The Multitasking Judge

The Multitasking Judge

Scenario: A judge conducting a hearing on whether to modify the no-contact order in a domestic-violence case pending trial also signs a stack of routine orders during the hearing. This scenario is based on the transcript of an actual court hearing. Note how the judge handles the prosecutor’s objection at 4:17.


Discussion Questions:

  1. What would a person in the courtroom observing the proceedings think the judge was doing during the hearing?
  2. How important was this hearing to the parties? What was the potential impact of the court’s decision on them?
  3. Would the defendant and the victim believe that the judge took their concerns seriously?
  4. How well did the judge react when the prosecutor objected to a statement made by the victim? Was the judge in full control of his courtroom at that moment?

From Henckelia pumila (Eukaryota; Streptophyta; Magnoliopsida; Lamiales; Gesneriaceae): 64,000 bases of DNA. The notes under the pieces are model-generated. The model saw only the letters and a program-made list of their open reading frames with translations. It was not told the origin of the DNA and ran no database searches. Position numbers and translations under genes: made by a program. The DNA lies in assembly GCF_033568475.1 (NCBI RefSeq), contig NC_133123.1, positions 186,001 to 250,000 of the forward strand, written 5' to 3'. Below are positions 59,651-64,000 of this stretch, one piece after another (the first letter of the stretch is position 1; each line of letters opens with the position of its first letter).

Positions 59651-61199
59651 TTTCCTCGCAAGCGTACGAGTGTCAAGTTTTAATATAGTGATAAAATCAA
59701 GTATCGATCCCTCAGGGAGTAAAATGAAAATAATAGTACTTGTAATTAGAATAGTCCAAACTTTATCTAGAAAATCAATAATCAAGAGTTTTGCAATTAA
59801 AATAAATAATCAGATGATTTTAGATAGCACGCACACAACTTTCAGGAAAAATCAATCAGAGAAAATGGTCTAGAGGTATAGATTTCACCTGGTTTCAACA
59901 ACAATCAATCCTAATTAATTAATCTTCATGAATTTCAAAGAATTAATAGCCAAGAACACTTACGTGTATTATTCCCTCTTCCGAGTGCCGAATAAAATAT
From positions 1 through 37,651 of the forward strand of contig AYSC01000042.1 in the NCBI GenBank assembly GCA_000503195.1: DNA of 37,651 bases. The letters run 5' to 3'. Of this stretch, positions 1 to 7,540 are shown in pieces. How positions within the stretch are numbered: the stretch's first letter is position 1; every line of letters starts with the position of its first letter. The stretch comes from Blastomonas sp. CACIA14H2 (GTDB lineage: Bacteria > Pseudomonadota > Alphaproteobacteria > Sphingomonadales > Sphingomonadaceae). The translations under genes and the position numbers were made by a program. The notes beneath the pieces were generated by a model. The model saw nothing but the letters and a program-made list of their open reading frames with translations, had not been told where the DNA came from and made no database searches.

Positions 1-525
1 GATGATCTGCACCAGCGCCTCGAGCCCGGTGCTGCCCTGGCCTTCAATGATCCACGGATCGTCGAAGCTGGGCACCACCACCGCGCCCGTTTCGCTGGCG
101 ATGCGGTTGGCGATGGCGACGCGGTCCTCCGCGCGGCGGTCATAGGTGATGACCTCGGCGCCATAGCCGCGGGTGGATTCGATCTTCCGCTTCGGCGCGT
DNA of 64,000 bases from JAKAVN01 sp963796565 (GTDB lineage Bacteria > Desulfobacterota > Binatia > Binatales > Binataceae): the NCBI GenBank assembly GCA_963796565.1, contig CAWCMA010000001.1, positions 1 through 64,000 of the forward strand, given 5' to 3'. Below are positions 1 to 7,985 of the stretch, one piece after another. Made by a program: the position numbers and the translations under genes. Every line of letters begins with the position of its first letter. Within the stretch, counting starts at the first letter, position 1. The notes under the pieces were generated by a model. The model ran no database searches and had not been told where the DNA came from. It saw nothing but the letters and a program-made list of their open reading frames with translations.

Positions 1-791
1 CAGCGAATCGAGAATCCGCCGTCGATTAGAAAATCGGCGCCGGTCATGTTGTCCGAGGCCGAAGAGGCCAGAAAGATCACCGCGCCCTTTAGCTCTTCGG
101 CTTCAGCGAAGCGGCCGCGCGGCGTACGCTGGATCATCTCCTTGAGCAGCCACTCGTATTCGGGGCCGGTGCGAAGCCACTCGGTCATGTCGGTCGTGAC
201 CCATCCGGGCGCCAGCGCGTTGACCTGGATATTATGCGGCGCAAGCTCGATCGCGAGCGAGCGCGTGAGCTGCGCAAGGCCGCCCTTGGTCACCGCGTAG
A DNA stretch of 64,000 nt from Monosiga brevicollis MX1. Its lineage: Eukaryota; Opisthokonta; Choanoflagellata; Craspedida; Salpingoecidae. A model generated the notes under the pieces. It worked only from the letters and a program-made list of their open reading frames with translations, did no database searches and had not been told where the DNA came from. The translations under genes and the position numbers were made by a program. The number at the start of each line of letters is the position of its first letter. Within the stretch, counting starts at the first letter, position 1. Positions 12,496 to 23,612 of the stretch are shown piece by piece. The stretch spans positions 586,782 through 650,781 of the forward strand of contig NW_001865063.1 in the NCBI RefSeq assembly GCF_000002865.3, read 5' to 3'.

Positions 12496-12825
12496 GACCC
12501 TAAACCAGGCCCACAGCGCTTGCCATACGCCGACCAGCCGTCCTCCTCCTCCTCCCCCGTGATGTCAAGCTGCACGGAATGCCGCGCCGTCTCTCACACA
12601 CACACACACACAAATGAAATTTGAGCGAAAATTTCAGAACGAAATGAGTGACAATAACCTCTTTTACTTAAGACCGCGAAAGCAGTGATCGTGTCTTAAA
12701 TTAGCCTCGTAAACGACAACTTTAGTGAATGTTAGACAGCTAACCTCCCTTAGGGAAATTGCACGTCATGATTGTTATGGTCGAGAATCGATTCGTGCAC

5. How might a judge better show that he or she is listening and takes the concerns of the parties seriously?


For Further Information:

  1. For information about multitasking, including the percentage of people who suffer a loss in performance when they multitask, see Pamela Casey, Kevin Burke, & Steve Leben, Minding the Court: Enhancing the Decision-Making Process, 49 Rev. 76, 89-90 (2013), available at http://goo.gl/ekSzt1.
  2. For a discussion of courtroom behaviors that promote a sense of fair treatment, see So What Courtroom Behaviors Promote Perceptions of Fairness, Procedural Fairness Blog, Nov. 5, 2014, available at http://goo.gl/hkgdbT, or look at the Courtroom Observation Report citizen volunteers use for the Utah Judicial Performance Evaluation Commission, available at http://goo.gl/fS3Jqq.
  3. For general information about procedural-fairness principles applied to the court setting, go to ProceduralFairness.org.